Perhaps Eisenkot, in giving “careful consideration” to the matter, will reach the conclusion that the law, perhaps because of the release of the video, was selectively enforced in Azarya’s case. Interestingly, the defense put forward just that argument–that Azarya had been unfairly targeted and as a result he had become a victim of “selective enforcement of the law.” It would seem to be a true statement. Many have of course talked of a “culture of impunity” that seems to pervade the Israeli forces, and Ma’an notes that in the year 2016, Azarya was the only Israeli soldier to be charged with killing a Palestinian–a year in which 109 Palestinians were killed by either Israeli forces or settlers.

Whatever else may be its deficiencies, there doesn’t seem to be a shortage of manslaughterers in the self-proclaimed Jewish state.

I’ll close here with an assortment of tweets that have been posted in the last 24 hours or so. WYSIWYG. I can’t offer much information about them other than that, but some of the videos are rather interesting, and I most assuredly doremember Huda, the young Palestinian girl whose father and other members of her family were killed on a Gaza beach a number of years ago.

 forces attack demonstrators with live ammo in , assault children/journalists. Full video: http://bit.ly/2u9ABa5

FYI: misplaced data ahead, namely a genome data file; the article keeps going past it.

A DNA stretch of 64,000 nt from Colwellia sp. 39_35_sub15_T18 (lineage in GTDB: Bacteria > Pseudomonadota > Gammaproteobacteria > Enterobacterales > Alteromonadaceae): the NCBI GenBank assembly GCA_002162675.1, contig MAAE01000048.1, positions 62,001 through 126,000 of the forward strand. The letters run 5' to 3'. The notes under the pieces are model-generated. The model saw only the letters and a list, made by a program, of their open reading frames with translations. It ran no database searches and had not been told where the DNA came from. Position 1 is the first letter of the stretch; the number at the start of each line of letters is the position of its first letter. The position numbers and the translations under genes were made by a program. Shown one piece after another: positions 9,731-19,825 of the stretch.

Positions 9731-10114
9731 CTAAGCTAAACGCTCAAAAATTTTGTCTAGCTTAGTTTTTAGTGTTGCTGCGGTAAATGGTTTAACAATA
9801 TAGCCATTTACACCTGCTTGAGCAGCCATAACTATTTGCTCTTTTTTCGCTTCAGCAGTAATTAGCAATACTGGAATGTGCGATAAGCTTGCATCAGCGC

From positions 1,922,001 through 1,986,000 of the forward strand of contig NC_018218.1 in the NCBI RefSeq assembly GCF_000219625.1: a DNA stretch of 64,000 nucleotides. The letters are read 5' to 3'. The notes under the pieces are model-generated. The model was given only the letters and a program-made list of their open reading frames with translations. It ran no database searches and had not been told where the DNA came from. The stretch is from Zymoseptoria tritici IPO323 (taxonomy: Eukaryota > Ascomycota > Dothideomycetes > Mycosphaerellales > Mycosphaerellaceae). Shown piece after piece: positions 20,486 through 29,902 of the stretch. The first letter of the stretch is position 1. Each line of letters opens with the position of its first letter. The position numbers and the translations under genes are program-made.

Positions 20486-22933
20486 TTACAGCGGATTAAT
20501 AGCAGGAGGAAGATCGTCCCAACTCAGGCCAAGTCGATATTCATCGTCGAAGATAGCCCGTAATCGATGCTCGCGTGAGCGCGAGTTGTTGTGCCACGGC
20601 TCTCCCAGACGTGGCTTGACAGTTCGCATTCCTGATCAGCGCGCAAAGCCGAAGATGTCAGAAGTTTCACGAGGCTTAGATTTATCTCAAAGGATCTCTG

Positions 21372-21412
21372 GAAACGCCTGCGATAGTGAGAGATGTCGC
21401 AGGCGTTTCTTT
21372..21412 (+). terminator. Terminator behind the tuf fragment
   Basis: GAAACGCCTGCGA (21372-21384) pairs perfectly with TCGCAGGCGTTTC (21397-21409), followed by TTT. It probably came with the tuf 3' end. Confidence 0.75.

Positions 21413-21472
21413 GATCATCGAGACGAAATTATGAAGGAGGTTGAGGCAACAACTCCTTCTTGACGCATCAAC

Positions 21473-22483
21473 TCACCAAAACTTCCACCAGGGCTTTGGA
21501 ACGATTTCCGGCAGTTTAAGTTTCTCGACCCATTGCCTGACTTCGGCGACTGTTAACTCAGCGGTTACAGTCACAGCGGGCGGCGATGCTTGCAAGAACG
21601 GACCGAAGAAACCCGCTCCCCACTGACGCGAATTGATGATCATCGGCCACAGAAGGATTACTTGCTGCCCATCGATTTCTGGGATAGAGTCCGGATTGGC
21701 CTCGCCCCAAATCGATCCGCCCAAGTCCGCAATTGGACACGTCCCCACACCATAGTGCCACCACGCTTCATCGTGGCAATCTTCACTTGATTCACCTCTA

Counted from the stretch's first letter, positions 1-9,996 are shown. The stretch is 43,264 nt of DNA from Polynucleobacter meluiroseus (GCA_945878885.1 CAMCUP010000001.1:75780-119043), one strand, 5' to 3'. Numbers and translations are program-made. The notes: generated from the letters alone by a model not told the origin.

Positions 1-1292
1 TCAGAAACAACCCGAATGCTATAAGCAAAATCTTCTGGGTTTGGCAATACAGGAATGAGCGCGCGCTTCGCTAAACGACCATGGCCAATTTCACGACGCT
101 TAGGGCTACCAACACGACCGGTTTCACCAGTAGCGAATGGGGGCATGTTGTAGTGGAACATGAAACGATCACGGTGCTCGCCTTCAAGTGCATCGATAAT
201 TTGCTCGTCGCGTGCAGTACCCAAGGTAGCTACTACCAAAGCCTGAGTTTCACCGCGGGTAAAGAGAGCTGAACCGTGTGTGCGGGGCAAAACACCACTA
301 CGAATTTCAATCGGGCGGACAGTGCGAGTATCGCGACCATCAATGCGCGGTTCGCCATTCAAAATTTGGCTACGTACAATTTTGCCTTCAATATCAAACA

IOF deliberately shot a gas grande at a 3-yr-old Palestinian boy eating watermelon on balcony b/c ‘he was collecting intelligence on us”

View image on Twitter
View image on Twitter
View image on Twitter

 Israeli Jewish activist are in Jordan Valley helping Palestinian Villagers clean & restore wells that were destroyed by Squatters & Israel

Dutch activist says: Israel will never stop its cruelty towards Palestinians til the world says: enough is enough

These are the israeli leaders who want to destroy al-Aqsa

Source

Temple Institute head Yisrael Ariel, who has called for the destruction of churches and mosques and the mass slaughter of those who refuse to accept his extreme version of Judaism, at the al-Aqsa mosque compound in June. (via Facebook)

Since the gun battle at the al-Aqsa compound on 14 July that ended in the deaths of three Palestinian citizens of Israel and two Israeli police, Israeli media have largely focused on outrage that anyone would carry out an attack at a holy site, while praising Prime Minister Benjamin Netanyahu’s collective punishment against the Palestinian population.

“They are the strife mongers,” Yedioth Ahronot columnist Ben-Dror Yemini wrote. “They are harming the justified struggle for equality. They are spreading lies and nurturing incitement. For our sake, for their sake, Israel’s Arabs should also get rid of this nuisance.”